NH: Well, you can. That you can’t help it is also another point of programming that we’ve tried to undo. Yes, it’s always your choice to complete an action, or to take a step. We require that people agree to the code of conduct before they submit a request. I always go over that with my clients when I set up a screening. And I ask everybody this regardless of age, gender identity, whatever. I ask, “Can you assure me that you’re not seeking a sexual service? If you are, that’s awesome. I’m glad that you’re that in touch with yourself, but you need to go somewhere else, because I can’t provide that.”
PK: Do you pick clients whom you’re not attracted to so that this doesn’t even come up?
NH: I wouldn’t say so. For me, being in tune with someone is important. Meeting in person is important. Getting that sort of gut check. Your gut brain is a lot smarter than you are most of the time.
PK: What are red flags for you with a potential client?
NH: Red flags for me really just consist of a lack of active listening on their part. A lack of responses that indicate my input is not valuable to them. For any type of service, there should be a give and take. Obviously, when it comes to bodywork, I trust people to be the experts of their own bodies and their own desires. When people say to me, “You’re the expert; tell me how to cuddle.” I sort of gently correct them. “No, I’m not the expert on how you cuddle. You have to let me know, and we’ll work it out.” When I’m screening somebody, and I say, “OK, so clothes stay on the whole time; there’s no kissing. It’s fine; it’s natural if arousal happens, but we won’t pursue that because that’s not what this session is for.”
PK: Your favorite cuddling position is the spork. What is it?
NH: You know spooning?
PK: I’m not really clear on that.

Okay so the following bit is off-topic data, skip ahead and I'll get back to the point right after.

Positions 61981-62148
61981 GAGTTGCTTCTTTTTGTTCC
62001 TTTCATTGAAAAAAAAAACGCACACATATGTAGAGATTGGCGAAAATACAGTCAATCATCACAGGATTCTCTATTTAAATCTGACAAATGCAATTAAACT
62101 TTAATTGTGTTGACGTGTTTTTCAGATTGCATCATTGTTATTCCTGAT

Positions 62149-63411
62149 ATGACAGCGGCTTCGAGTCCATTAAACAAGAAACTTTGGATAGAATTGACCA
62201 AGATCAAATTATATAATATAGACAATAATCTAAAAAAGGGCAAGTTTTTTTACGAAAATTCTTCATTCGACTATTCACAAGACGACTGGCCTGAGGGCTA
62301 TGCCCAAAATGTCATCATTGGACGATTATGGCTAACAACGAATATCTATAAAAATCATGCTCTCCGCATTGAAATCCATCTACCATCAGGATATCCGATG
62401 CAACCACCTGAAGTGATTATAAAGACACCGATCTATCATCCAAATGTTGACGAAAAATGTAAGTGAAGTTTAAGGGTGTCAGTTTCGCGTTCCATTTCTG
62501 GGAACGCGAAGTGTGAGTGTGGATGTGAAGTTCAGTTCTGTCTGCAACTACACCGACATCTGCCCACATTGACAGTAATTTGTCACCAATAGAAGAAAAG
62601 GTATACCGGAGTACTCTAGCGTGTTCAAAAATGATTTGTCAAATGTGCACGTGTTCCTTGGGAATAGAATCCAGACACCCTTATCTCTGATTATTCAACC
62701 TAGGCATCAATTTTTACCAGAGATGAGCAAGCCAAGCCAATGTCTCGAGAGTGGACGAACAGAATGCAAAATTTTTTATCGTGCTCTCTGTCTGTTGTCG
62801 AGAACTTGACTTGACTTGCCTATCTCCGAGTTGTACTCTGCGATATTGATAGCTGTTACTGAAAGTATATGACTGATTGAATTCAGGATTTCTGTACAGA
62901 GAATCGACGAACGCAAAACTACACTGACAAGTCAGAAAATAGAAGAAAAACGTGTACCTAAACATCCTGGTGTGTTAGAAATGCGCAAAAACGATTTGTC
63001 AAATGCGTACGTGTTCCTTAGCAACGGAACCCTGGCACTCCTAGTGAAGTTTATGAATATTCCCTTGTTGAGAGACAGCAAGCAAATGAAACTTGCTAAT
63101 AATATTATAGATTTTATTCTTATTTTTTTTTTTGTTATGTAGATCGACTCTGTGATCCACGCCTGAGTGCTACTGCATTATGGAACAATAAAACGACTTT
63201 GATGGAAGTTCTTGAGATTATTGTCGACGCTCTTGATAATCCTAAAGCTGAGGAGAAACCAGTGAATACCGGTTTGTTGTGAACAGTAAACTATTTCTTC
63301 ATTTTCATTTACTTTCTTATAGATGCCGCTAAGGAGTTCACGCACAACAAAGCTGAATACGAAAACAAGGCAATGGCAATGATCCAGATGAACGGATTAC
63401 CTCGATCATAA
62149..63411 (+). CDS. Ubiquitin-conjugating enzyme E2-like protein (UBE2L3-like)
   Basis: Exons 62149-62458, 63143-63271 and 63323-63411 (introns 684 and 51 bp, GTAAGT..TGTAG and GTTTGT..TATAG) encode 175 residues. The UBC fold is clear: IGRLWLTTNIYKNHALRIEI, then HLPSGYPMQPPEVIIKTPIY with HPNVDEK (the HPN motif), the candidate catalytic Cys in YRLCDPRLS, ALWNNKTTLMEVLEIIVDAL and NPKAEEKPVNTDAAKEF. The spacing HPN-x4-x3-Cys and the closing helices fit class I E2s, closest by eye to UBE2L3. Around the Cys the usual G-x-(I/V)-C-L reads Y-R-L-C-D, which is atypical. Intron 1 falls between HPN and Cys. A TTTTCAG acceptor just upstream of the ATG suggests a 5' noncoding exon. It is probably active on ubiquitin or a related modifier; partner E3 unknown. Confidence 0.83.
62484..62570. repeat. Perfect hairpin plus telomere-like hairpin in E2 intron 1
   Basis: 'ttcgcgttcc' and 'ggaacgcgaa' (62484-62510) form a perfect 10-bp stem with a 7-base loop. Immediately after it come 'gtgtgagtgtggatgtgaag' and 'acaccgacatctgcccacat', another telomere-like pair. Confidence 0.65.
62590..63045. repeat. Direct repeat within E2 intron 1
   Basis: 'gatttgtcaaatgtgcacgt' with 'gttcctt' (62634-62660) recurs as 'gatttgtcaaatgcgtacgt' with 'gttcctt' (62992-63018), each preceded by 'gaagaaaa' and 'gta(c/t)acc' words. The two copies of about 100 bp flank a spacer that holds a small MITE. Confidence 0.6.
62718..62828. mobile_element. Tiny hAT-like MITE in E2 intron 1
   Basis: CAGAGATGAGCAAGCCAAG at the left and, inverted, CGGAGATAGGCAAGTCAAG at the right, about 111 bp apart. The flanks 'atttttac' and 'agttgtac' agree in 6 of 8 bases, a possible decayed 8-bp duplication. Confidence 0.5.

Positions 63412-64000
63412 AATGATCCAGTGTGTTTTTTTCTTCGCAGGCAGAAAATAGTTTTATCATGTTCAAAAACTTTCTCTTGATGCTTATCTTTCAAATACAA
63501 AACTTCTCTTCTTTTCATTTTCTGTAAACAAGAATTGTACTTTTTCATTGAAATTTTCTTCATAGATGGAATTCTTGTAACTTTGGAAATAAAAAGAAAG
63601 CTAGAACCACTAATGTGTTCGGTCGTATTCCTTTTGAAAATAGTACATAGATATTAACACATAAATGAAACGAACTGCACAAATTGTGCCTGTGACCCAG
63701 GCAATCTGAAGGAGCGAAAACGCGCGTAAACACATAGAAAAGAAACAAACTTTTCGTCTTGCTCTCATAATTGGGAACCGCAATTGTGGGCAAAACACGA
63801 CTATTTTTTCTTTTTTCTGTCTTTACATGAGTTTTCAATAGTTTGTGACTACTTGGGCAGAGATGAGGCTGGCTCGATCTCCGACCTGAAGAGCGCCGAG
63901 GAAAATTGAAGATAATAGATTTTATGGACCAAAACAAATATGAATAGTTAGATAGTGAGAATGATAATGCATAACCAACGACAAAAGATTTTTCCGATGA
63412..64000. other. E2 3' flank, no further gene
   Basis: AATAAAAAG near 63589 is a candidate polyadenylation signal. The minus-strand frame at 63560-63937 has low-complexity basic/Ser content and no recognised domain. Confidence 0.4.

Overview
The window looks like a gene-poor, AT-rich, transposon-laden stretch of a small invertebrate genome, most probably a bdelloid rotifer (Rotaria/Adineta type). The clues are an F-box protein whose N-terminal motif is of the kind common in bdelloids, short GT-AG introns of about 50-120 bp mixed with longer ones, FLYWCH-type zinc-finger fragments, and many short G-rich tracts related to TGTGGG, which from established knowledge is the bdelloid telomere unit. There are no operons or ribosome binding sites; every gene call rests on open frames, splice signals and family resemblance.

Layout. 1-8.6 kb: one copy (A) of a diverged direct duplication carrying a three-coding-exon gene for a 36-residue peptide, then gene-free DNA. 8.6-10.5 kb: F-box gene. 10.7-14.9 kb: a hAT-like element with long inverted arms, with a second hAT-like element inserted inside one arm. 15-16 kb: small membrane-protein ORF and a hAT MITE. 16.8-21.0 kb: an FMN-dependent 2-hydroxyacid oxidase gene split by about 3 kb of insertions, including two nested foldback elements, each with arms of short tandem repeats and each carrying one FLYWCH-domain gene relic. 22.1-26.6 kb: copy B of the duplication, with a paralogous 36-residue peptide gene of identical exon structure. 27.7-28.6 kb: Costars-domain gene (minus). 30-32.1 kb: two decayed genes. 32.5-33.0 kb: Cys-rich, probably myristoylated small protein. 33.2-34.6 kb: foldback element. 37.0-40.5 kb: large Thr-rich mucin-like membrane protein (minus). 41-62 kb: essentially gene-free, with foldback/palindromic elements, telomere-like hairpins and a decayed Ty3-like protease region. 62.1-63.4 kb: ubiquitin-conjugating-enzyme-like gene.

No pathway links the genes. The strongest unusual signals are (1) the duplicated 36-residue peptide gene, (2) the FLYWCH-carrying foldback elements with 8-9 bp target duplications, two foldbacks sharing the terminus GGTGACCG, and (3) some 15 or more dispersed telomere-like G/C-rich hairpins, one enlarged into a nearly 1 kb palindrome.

NH: Like spoons in a drawer, you’re snuggled up behind someone. Maybe you’re holding them. Maybe you’re just putting your hands on their back. Sporking, you turn one person around so you’re face to face. You’ve got opposing curves, so you might be head to head a little bit. You can hold each other’s arms. And what I like is you can intertwine your legs. You just get a lot different contact than with spooning, and you’re face to face so you can converse more easily.
PK: Seems like that’s a lot more intimate.
NH: It can be. Gazing into another person’s face can be very intensely intimate, whether you’re touching or not.
PK: Do you think it’s sad that we’ve gotten to the point where cuddling is a service? That people even need this?
NH: I do. I do intensely. In fact, one of my friends from Chicago, when I told him what I was leaving my job job to do, his first reaction was, “Oh, people are so lonely. That’s awful.” I completely understand where he’s coming from. Yes, in an ideal world there would not be a need for this type of service. Just like in an ideal world there would not be a need for retirement homes or facilities where we lock up people who just have medical, social, and psychological needs. It’s the culture that we live in. Cuddlists, as I see it, are trying to put ourselves out of a job, one cuddle at a time.
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This report appeared in the January edition of our sister publication, The East Bay Monthly.
Published online on Feb. 7, 2017 at 8:00 a.m.